GFAM experiment leads to the discovery of new hits against a key drug target for tuberculosis.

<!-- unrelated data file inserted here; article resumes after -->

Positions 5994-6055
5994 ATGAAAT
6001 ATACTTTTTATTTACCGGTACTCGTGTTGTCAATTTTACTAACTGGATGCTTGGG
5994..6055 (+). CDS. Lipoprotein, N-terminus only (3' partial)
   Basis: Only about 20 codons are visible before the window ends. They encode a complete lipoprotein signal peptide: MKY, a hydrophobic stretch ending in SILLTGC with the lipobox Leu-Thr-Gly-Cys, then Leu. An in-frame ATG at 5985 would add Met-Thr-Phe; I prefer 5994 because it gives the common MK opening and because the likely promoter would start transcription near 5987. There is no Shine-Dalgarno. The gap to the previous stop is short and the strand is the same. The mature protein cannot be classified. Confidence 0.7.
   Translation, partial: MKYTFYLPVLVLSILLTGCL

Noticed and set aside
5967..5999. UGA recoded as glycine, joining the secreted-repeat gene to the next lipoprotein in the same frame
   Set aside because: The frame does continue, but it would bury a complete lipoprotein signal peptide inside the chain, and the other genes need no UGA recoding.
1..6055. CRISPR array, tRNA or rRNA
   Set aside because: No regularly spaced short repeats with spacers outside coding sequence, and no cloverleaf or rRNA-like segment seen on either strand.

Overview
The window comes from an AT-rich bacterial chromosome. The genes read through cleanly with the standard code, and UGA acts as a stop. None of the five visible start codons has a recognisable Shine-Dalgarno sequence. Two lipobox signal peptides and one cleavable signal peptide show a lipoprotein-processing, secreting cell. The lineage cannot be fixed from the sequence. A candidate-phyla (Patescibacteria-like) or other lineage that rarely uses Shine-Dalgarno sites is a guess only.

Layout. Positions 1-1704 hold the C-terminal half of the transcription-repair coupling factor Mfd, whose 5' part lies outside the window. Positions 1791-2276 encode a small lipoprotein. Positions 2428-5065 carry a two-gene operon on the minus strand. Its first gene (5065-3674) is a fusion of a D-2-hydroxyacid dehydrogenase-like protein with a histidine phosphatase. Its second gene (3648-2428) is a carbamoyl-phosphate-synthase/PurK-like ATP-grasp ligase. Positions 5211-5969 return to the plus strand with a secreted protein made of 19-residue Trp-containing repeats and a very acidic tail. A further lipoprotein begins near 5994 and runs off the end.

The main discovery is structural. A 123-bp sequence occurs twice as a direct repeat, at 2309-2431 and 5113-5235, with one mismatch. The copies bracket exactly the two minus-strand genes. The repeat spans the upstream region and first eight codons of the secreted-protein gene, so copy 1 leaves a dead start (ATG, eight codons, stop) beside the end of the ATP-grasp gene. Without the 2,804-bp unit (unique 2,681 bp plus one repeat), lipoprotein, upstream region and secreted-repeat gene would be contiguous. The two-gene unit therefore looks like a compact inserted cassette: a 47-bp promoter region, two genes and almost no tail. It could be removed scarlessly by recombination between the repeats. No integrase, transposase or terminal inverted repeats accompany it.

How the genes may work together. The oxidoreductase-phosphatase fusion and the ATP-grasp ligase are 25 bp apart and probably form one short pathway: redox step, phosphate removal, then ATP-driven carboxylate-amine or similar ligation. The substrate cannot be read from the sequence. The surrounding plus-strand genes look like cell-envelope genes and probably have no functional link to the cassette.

As mentioned earlier, when a drug target from Plasmodium falciparum had structural similarity with a target from another pathogen, we docked 5.6 million compounds against the targets from both pathogens. A potential drug target for malaria called "PfENR" (for Plasmodium falciparum enoyl acyl-carrier-protein reductase) has a similar atomic structure to the well-validated drug target for treating tuberculosis called "InhA". Consequently, we included the Mycobacterium tuberculosis (Mtb) enzyme InhA in our GFAM experiments against PfENR. Few pharmaceutical companies perform antibiotic (i.e., antibacterial) research anymore, which means that it is up to scientists at universities and non-profit institutes to fill that research gap. If the scientific community cannot create new ways to defeat these superbugs, then the medical community will not have the capacity to treat these drug-resistant infections that keep occurring with increasing severity, frequency, and distribution. The situation is dire. Mtb infects 8.3 - 9 million people each year, and tuberculosis kills 1.4 million people/year. A few decades ago, multi-drug-resistant tuberculosis (MDR-TB) was not a serious problem. There are now a half million new cases of MDR-TB per year. Extensively drug-resistant TB (XDR-TB) has now been found in over 92 different countries, including the U.S.A. And "nosocomial" (i.e., hospital-acquired) XDR-TB is now a growing problem. Totally-drug-resistant TB (TDR-TB) has appeared in several countries and will continue to spread. No drugs exist to treat TDR-TB.